Coming to the raft everyday, is not always easy, sometimes wild bulls tend to "challenge" you - they sometimes forget whose raft this is.
The next segment of pics I dedicate to Jose Wachter from Brazil. Thanks to her open and caring heart, and her kind donation, she has made it possible for me to do my "thing" on her behalf. Instead of allowing these seals that become entangled for weeks or even years on end, in unseen suffering. This lucky bull, had me trying and trying, and I got it right and freed him.
First this wild bull, previously never before seen, was found inside the "Spirit of Seal Supporters-BWC boat", as if he knew this was the place to get freed. An attempt was made, as I slowly guided him out the boat, as he was actually sitting on the hatch wherein my disentanglement knife was lying. Difficult in a very confined space, making sure that he suddenly did not trample on the pups, especially injured Max. The knife, hooks but with his massive strength he breaks my knife clean in half. (Its designed to do so, if it does not cut instantly)
Later, I find him on the pier wall opposite the raft and boats. In the crowd, I sneak up and "attack", instead a seal lying right beside him, reacts first, and I narrowly escaped, getting a nasty bite to my arm, but a $1000 drysuit, gets holed in the process. Lets hope I can get the bite holes repaired or this will be an expensive rescue.
A few hours later we try again, and we get him, you can see the thick fishing line hanging loose around his shoulders.
Time to go home, tomorrow is but another day !
Finally, I have still not put together a "list of our seals rescued needing guardians", because quite simply, as almost all the seals are ending their moult of their new winter coat at the end of March, and who therefore tend to stay after mating/pupping season to do so, on dry lands, their awash rocks or the rafts, and as I have had such a high turnover of migrating seals, that I have decided to wait, to see which of the seals that were previously rescued, would return to the wild after their moult, and which would need on going care.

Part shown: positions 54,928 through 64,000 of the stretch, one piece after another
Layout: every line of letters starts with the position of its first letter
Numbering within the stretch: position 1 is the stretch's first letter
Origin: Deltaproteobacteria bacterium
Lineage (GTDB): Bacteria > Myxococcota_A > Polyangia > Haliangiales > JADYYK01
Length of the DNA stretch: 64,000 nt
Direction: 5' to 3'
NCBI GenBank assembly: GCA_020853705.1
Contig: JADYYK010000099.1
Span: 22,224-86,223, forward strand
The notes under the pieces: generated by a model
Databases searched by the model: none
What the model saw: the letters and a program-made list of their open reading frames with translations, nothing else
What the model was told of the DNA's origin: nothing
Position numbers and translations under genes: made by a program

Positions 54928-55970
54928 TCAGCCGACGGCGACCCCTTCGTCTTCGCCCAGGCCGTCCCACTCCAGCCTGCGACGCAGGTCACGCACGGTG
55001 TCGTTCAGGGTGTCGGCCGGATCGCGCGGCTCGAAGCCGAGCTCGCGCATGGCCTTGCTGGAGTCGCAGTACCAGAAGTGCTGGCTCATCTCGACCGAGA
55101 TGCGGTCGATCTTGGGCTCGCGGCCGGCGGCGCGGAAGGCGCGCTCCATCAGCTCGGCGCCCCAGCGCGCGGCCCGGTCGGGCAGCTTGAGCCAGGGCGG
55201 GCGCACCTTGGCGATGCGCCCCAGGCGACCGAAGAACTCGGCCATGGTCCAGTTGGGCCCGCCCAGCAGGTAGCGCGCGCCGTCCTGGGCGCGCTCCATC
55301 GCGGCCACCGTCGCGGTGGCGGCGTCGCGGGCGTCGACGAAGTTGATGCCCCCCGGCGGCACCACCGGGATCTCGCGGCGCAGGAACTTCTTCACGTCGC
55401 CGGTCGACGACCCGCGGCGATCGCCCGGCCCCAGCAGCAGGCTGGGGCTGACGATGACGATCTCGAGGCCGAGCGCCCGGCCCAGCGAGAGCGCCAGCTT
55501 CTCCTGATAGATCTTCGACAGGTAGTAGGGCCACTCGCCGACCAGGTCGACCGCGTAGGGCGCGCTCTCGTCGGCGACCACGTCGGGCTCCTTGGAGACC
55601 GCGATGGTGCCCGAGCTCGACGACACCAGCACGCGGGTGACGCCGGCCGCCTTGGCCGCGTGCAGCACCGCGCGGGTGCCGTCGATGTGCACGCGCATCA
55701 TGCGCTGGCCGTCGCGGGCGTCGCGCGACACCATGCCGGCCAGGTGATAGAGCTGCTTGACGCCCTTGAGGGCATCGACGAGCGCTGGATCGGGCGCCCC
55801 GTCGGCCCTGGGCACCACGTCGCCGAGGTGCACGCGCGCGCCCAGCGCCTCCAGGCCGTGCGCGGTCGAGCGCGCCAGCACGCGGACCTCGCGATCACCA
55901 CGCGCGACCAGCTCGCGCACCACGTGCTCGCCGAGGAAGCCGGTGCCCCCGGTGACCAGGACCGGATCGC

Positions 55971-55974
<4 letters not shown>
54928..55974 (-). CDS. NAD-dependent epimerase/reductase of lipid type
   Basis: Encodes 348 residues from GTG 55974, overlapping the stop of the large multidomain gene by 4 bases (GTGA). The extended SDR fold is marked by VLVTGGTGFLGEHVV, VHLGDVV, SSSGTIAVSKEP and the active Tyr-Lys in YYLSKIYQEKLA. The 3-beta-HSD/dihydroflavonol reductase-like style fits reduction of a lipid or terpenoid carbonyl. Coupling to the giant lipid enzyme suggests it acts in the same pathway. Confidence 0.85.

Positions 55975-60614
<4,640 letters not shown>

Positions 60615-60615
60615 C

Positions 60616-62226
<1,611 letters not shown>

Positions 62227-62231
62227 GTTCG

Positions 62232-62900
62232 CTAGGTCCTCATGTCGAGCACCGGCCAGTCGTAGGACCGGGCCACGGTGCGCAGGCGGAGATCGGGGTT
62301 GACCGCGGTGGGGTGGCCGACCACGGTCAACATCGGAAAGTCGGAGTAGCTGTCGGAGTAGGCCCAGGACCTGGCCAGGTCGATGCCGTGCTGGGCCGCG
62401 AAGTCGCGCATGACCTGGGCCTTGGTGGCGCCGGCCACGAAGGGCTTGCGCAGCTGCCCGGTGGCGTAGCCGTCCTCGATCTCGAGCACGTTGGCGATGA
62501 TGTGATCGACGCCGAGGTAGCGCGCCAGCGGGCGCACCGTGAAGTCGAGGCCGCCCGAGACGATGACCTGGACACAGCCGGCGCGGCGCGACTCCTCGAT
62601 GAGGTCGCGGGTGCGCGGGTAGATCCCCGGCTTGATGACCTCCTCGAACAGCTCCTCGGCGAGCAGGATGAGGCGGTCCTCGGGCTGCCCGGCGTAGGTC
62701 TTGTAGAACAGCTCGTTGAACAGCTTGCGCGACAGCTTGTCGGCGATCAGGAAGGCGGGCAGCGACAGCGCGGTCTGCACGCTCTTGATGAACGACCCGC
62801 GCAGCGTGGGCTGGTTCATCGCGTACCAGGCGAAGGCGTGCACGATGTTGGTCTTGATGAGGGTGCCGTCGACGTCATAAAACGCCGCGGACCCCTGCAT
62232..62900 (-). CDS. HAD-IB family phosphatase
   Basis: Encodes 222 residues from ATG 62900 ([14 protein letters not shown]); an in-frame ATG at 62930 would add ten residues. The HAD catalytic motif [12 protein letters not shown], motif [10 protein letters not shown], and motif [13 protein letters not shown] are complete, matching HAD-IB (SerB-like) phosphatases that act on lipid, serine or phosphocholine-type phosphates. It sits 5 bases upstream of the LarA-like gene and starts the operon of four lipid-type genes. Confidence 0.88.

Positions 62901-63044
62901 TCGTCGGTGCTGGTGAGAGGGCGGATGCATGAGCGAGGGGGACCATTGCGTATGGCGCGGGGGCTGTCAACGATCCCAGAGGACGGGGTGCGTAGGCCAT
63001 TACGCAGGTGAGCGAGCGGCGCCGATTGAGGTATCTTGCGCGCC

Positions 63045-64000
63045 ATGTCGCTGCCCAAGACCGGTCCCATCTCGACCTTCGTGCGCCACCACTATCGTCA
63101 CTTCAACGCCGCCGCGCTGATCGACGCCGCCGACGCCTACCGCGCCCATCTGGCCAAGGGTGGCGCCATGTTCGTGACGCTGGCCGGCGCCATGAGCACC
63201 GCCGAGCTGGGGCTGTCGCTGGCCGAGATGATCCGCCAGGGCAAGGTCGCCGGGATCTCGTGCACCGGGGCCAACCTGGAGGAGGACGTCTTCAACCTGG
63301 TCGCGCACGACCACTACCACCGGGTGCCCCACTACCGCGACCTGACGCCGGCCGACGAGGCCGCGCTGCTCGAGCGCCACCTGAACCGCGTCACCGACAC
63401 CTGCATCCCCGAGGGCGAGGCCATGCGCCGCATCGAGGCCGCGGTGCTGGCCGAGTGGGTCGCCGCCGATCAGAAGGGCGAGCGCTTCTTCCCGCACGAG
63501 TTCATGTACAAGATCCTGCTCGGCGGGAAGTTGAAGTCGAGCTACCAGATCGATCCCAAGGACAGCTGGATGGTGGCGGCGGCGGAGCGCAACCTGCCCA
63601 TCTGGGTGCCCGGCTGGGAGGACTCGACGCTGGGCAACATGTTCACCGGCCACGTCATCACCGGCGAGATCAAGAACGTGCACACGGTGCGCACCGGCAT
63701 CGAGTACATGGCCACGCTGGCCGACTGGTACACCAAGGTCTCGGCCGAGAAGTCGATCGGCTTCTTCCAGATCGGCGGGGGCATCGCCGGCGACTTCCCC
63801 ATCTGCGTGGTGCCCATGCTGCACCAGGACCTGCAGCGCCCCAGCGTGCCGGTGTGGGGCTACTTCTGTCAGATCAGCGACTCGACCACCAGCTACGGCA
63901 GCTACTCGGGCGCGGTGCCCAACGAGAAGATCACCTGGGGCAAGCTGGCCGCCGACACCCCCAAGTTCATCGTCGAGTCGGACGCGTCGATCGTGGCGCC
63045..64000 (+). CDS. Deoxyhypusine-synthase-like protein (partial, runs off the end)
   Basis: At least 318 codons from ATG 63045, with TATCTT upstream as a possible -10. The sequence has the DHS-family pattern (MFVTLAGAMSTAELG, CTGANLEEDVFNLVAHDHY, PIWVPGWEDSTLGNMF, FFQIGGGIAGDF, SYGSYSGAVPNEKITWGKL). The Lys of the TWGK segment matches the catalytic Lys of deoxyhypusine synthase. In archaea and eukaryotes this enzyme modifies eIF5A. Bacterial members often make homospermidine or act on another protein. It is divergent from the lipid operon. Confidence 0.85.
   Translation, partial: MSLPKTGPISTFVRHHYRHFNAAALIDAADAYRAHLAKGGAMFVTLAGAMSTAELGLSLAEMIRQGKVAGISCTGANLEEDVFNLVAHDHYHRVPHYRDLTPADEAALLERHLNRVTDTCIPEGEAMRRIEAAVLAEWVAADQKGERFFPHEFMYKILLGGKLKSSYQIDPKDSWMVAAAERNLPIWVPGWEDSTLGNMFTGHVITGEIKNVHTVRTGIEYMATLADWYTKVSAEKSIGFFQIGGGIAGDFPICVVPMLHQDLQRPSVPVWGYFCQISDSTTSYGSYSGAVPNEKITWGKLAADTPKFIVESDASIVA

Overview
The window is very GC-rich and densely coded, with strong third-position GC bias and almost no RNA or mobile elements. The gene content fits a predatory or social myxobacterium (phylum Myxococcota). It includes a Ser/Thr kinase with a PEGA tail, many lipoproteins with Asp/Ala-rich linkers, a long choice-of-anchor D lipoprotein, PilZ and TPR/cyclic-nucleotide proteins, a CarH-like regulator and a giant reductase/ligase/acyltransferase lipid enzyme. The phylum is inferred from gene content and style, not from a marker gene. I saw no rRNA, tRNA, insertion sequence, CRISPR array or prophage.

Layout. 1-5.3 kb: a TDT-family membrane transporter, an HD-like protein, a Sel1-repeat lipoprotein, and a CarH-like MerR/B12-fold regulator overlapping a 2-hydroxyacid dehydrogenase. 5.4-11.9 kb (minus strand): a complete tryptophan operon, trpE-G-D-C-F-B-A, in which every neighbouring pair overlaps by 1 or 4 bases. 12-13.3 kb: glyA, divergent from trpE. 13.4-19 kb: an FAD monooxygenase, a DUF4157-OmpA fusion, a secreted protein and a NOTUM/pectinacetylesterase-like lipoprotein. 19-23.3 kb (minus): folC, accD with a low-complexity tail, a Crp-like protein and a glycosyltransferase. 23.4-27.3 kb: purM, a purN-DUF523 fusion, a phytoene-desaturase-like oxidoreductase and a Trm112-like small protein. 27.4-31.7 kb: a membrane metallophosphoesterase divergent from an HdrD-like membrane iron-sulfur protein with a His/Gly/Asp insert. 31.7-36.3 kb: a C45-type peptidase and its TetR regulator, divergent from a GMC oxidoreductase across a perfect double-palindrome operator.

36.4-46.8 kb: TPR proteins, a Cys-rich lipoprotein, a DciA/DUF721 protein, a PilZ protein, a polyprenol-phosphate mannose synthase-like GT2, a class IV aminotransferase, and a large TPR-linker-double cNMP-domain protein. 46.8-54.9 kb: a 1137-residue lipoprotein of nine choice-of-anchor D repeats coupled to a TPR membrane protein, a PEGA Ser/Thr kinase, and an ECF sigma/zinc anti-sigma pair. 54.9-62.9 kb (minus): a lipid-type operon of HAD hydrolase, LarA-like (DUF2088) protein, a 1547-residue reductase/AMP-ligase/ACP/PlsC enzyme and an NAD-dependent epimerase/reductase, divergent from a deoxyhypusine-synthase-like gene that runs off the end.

From Gayle, I have just received an email newsletter from a group of ex-South Africans living in UK, who send out a newsletter called the "Springbok Club" to ex-South Africans living abroad, it truly pleases me to finally see, how far into the 4 corners of the world, this awareness of seals is finally stretching. Citizens in over 98 countries, now each, have a little better understanding of the plight of these seals at the tip of Africa.
To keep the ball rolling, I have begun to contact all who signed our petitions, in order to update them, and hopefully expand our "partner base". I am hopeful that we can get more support in, as my costs since the start of 2006, has been running at $95 a day, and we are nowhere near to rescuing a seal a day. In addition, with the 3 muskaflippers beginning to swim, I will be able to head out further to sea and be away longer. I am also trying to find a way, for my wife to take some time off our Mini Global Map business, and get out and approach potential "partners" directly.
So Jose, I hope you are pleased, and thank you for saving this seal from suffering and caring. Thanks to you, he can return to his life in the wild, and do what nature intended.
PS - I received a complaint from the letters editor of the Cape Times Newspaper, in which she informed me, Seal Supporters have crashed her PC, 4-times already, causing her much additional workload. She simply therefore asks, if comments received and she listed a number over 700, could be meaningful and free from "aggressive english". To this I add, well done, it is pleasing to see such support at last for this forgotten species in South Africa, but please keep it "professional", we owe it to the seals.
For the Seals
Francois Hugo Seal Alert-SA
For The Seals, I am
Francois Hugo - Seal Alert-SA